updated 2/5/2004 8:42:24 PM ET 2004-02-06T01:42:24

The Pentagon has agreed to change rules for defending terrorism suspects at military tribunals, including allowing defense lawyers to object in court if the government wants to listen to attorney-client strategy sessions.

The Defense Department has come under pressure from allies, U.S. lawyers and civil libertarians to modify its requirements governing legal representation in these cases.

Outside lawyers say the changes will make the trials fairer.

Under revised rules not yet released by the Pentagon, defense lawyers would have much more information about whether and how the government might eavesdrop on their conversations with suspects, people familiar with the changes told The Associated Press.

Neal Sonnett, a Miami defense lawyer and head of an American Bar Association committee studying tribunals, said defense lawyers no longer would have to sign an affidavit that makes it appear the lawyer endorsed the eavesdropping.

“That is a major change that is going to make it a lot easier for civilian lawyers to participate,” said Sonnett, who worked with Pentagon lawyers to suggest changes.

A Pentagon spokesman confirmed that rules changes will be announced soon. He declined to provide details.

“We’re doing some tweaks and adjustments and clarifications on the rules that I think will be very well received and that address issues raised by our allies and also by other legal professionals and other organizations,” Maj. John Smith said.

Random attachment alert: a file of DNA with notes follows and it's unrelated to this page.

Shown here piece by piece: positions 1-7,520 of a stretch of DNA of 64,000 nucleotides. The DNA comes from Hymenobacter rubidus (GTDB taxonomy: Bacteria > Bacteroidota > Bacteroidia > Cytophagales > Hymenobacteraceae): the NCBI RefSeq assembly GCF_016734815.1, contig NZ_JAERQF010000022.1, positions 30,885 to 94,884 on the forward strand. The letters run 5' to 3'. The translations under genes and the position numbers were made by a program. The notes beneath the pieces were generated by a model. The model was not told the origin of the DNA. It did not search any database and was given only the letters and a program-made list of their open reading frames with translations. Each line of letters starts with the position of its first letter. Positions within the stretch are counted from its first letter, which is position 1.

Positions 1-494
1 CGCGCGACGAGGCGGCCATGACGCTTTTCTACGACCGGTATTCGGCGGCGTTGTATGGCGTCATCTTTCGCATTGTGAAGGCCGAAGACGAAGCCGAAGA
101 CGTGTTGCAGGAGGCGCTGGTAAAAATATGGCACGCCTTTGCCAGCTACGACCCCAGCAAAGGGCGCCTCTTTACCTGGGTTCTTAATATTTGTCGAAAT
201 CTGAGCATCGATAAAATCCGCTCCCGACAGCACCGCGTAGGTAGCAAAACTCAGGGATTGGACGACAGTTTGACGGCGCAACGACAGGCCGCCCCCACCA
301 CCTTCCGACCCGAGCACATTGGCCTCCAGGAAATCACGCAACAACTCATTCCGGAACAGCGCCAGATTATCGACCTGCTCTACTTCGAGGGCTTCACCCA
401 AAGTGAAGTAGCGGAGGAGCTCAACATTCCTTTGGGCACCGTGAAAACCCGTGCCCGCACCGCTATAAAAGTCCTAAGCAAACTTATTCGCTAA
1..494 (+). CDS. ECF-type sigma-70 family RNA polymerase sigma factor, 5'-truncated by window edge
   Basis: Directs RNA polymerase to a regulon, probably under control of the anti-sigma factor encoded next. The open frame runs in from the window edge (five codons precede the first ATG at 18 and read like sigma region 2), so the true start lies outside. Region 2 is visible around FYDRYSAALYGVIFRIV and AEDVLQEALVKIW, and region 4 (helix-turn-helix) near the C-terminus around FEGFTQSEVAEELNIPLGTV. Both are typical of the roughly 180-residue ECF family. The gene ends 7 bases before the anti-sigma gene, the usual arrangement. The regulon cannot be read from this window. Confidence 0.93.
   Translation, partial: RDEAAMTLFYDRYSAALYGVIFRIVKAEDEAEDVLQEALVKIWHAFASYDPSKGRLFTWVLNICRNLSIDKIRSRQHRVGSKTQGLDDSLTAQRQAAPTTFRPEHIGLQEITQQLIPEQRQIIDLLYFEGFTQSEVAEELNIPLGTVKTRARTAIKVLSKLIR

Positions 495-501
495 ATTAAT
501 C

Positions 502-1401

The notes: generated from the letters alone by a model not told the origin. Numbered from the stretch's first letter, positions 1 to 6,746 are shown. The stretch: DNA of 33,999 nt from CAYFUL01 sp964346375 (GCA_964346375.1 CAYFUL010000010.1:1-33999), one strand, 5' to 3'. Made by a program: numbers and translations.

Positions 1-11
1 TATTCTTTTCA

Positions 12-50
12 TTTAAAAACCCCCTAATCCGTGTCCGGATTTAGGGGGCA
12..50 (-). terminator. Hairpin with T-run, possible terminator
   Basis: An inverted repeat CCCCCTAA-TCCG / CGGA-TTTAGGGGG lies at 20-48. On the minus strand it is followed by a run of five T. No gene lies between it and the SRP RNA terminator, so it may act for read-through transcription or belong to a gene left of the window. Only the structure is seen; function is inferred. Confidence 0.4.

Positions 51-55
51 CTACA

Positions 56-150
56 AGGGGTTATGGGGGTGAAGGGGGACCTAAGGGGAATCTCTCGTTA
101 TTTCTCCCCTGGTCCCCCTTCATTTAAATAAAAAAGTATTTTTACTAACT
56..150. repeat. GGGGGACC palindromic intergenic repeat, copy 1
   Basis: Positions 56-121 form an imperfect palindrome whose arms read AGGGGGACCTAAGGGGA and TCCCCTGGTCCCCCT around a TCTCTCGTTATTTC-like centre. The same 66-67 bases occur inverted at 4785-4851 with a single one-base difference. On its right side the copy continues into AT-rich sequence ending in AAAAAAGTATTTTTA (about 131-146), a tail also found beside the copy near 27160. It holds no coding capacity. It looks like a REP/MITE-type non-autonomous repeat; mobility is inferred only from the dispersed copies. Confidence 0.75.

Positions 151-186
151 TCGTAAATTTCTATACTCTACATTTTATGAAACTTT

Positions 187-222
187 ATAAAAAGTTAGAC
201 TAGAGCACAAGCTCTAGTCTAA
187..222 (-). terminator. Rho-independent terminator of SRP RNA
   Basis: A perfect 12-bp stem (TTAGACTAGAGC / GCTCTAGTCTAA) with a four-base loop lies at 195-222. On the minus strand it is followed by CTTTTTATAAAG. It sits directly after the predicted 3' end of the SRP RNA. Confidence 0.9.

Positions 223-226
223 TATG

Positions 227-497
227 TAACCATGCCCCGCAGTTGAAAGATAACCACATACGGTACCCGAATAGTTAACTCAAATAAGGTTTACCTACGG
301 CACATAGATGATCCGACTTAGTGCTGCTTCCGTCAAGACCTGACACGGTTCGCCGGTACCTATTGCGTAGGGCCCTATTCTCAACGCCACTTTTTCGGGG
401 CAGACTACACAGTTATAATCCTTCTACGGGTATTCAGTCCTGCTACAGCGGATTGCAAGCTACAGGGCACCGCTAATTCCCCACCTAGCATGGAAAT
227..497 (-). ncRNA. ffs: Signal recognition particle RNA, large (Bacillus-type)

Plans for military tribunals have been in the works for more than two years; the White House has yet to give a date for the first one.

The trials probably will take place at Guantanamo Bay, Cuba, where the U.S. military is holding about 650 people from about 40 countries picked up in the hunt for terrorists after Sept. 11, 2001. Most of them were apprehended in Afghanistan and Iraq.

Like military personnel facing a court-martial, defendants brought before a tribunal automatically get a military defense lawyer. Defendants also may hire a civilian lawyer or accept that lawyer’s services for free.

Many civilian defense lawyers have been leery of agreeing to help represent tribunal suspects because of Pentagon requirements that some lawyers saw as violations of fundamental attorney-client privileges and ethical guidelines.

Most troublesome is the requirement that the government may eavesdrop on conversations between a suspect and his lawyer and that lawyers must agree up front that such monitoring could take place.

The Pentagon has said the eavesdropping would only be used for intelligence or security ends, and any information picked up would not be used against a suspect at trial.

The Pentagon has not dropped its insistence that agents can listen in, but the reworked rules are much more explicit about how the government chooses which suspects, if any, it will monitor, and which government agency will do the monitoring. A defense lawyer would be notified about planned electronic monitoring and could object to it at trial, Sonnett said.

The military closely monitored a defense lawyer’s first visit with terrorism suspect Yaser Esam Hamdi on Tuesday. Lawyer Frank Dunham is representing Hamdi before the Supreme Court, not at a military tribunal, but the Pentagon said the security risks of a private visit between lawyer and client are similar.

In another change, the revised rules make clear that civilian lawyers could get extensive help from their home offices or other outside lawyers, even though those outsiders are not part of a Pentagon-approved pool of lawyers.

Twenty civilian lawyers have signed up for that pool so far, and four have passed background and other checks so they are approved to participate in any trial, Smith said. Two applicants were rejected, and other applications are pending, he said.

Defense lawyers can also sign up to represent a particular defendant without joining the general pool.

© 2012 The Associated Press. All rights reserved. This material may not be published, broadcast, rewritten or redistributed.

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